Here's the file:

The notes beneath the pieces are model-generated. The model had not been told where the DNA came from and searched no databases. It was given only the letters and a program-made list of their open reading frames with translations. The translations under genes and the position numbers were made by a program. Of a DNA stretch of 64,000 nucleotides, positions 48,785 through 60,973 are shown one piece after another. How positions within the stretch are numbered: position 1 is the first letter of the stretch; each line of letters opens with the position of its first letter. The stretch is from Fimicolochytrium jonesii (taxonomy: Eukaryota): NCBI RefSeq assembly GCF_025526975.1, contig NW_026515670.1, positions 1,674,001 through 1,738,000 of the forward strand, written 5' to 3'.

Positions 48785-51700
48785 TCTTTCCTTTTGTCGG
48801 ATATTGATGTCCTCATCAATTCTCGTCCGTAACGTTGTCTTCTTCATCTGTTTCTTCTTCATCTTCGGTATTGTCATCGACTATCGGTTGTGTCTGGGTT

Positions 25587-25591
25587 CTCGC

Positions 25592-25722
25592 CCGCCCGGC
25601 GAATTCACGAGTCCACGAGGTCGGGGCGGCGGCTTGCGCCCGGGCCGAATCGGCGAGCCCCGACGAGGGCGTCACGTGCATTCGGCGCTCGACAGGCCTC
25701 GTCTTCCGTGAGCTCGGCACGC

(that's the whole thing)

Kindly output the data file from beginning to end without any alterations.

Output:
The notes beneath the pieces are model-generated. The model had not been told where the DNA came from and searched no databases. It was given only the letters and a program-made list of their open reading frames with translations. The translations under genes and the position numbers were made by a program. Of a DNA stretch of 64,000 nucleotides, positions 48,785 through 60,973 are shown one piece after another. How positions within the stretch are numbered: position 1 is the first letter of the stretch; each line of letters opens with the position of its first letter. The stretch is from Fimicolochytrium jonesii (taxonomy: Eukaryota): NCBI RefSeq assembly GCF_025526975.1, contig NW_026515670.1, positions 1,674,001 through 1,738,000 of the forward strand, written 5' to 3'.

Positions 48785-51700
48785 TCTTTCCTTTTGTCGG
48801 ATATTGATGTCCTCATCAATTCTCGTCCGTAACGTTGTCTTCTTCATCTGTTTCTTCTTCATCTTCGGTATTGTCATCGACTATCGGTTGTGTCTGGGTT

Positions 25587-25591
25587 CTCGC

Positions 25592-25722
25592 CCGCCCGGC
25601 GAATTCACGAGTCCACGAGGTCGGGGCGGCGGCTTGCGCCCGGGCCGAATCGGCGAGCCCCGACGAGGGCGTCACGTGCATTCGGCGCTCGACAGGCCTC
25701 GTCTTCCGTGAGCTCGGCACGC